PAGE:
Fall Crops are In!!!



It was touch and go there for a while with our fall crop. I talked about lessons learned in a previous blog post so no need to rehash. The good news is that the crops that were spared are now mature, harvestable and gorgeous!



Now that things have slowed down I have had time to reflect on the 2017 growing season and there are a lot of things I am going to do differently in 2018, if given the opportunity. One of those changes will be to grow more storage crops. Storage crops, like beets, onions and potatoes are in such high demand with Hendrick House chefs that we can hardly keep them in stock let alone have enough to store! The key word in that sentence is “store”. The reason we have not done this previously is because I didn’t want to use much land for long season growth (like potatoes that are planted in spring and aren’t harvested until mid fall). When you don’t have much land it’s hard to watch a chunk of it sit for 3 months without production.


Deciding which crop to focus on and which crop to cut can be tricky. It is incredibly hard to predict what the weather will do from season to season. It could be rainy and cool with heavy disease like the last three years or we could have an intense drought like this year. Also, each chef gets a new round of students in the fall so when we discuss items the chefs would like to grow during our chef workshops in January, it often changes by August and we are stuck with say … 2,000 lbs of unwanted eggplant, just as an example   ;-). BTW, that eggplant is never going to die!!! It’s like miracle eggplant! A month ago it looked like a prop in The Nightmare Before Christmas and now has beautiful foliage AND flowers. Justin and I are going to leave them in the ground just to see if they have enough daylight to produce.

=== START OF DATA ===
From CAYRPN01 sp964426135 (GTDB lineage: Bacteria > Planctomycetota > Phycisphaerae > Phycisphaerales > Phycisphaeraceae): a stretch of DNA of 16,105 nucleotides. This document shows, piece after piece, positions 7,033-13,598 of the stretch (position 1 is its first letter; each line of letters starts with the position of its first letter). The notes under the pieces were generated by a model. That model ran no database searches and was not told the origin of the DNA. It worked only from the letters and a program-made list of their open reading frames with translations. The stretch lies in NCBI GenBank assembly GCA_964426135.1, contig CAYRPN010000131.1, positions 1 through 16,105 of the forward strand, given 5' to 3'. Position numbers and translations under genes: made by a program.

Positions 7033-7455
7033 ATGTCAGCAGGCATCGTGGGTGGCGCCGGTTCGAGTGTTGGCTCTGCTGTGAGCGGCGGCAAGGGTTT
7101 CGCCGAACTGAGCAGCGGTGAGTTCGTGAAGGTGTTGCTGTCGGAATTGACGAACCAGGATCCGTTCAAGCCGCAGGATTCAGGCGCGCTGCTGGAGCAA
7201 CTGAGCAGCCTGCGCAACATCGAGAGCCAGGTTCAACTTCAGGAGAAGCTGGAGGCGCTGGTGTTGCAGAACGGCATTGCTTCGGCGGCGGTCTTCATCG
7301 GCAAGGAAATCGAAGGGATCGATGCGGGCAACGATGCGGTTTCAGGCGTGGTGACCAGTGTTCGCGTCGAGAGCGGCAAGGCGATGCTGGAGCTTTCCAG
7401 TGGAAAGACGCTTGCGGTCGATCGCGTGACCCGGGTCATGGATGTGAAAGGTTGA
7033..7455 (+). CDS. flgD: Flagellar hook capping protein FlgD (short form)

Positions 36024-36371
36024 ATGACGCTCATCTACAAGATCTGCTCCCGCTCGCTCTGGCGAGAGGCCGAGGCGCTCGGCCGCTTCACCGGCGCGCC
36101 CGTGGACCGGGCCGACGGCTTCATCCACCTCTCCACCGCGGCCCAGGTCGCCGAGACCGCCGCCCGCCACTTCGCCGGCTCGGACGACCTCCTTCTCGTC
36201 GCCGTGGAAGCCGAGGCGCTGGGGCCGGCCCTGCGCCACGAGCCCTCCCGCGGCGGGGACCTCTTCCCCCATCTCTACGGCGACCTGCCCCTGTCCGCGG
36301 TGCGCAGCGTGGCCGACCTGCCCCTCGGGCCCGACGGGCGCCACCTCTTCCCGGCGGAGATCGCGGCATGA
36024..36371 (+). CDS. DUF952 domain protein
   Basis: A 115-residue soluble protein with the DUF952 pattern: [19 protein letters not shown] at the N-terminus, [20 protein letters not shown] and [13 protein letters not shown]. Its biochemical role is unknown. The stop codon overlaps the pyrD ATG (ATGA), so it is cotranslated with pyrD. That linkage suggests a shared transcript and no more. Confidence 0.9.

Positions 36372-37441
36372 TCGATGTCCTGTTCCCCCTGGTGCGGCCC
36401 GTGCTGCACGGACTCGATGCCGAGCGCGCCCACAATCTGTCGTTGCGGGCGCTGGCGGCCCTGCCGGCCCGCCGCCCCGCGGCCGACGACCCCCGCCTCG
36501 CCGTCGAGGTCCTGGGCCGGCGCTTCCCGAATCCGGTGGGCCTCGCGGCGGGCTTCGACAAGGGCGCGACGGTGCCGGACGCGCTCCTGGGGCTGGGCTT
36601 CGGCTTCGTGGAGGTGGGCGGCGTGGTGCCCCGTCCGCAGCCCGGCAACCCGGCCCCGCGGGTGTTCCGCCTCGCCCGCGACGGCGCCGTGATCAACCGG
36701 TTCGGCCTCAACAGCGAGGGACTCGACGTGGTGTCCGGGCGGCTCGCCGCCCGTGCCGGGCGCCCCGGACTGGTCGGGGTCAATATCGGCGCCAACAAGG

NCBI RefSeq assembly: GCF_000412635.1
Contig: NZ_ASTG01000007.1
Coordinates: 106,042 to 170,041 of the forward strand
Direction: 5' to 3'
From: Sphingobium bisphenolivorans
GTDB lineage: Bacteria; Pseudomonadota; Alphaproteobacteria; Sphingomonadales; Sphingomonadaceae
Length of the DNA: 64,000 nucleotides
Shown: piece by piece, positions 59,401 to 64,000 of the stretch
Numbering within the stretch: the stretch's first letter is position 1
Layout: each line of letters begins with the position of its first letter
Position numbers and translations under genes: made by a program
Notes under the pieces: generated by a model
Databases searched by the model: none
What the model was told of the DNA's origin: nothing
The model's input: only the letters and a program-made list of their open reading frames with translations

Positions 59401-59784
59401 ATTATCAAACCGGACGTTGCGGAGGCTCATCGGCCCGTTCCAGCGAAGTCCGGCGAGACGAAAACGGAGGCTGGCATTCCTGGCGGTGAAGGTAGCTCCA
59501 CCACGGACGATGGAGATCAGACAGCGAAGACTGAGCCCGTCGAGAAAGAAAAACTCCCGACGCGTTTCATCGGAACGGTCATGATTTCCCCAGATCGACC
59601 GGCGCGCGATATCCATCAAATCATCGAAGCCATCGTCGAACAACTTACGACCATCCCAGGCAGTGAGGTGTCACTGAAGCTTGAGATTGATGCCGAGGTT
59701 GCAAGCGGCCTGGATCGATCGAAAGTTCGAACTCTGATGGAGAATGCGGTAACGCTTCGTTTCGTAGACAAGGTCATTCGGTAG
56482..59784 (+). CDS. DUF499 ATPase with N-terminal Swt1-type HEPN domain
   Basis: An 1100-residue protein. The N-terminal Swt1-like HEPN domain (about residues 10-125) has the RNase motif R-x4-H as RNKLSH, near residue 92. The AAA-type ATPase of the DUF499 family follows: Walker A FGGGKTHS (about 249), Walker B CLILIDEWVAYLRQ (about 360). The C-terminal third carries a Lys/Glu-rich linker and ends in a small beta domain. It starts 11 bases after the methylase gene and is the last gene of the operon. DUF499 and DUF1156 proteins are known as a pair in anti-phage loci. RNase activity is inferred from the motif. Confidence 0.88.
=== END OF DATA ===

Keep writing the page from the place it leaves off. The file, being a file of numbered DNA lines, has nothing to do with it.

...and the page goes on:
The eggplant a month ago… Nightmare Before Christmas Style


It’s a MIRACLE … haha


SARE Farmer/ Rancher Grant

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When we decided to embark on this farm adventure five years ago I did not take into consideration the educational components that would be involved. After completing the New Illinois Fruit and Vegetable Farmers course through University of Illinois Department of Crop Sciences in cooperation with the Extension’s Local Food Systems and Small Farms Team and acquiring a lease courtesy of the Department of Crop Sciences, I was more concerned with the transition of my career and becoming a great farmer. One of the biggest lessons I have learned along the way is that you can plant the ground and grow the crops but if you don’t have a market then the first part doesn’t matter. The goal of our farm is to assist in paving the way for a food revolution, changing the way people eat and think about food. Education is such a major component when focusing on local and fresh food.


There is a large disconnect between utilizing fresh, local food in kitchens and institutionalized cooking. Institutionalized food is the forgotten part of the food revolution, where pre-packaged, processed foods are being served instead of fresh homemade food. Processed food is cheap and nutritional guidelines are easier to track and maintain. Also, food service employees have little to no training so it is easier to serve pre-made food that takes less preparatory skill.


Children and adolescences have developed palettes for pre-processed food because that is what they are being served.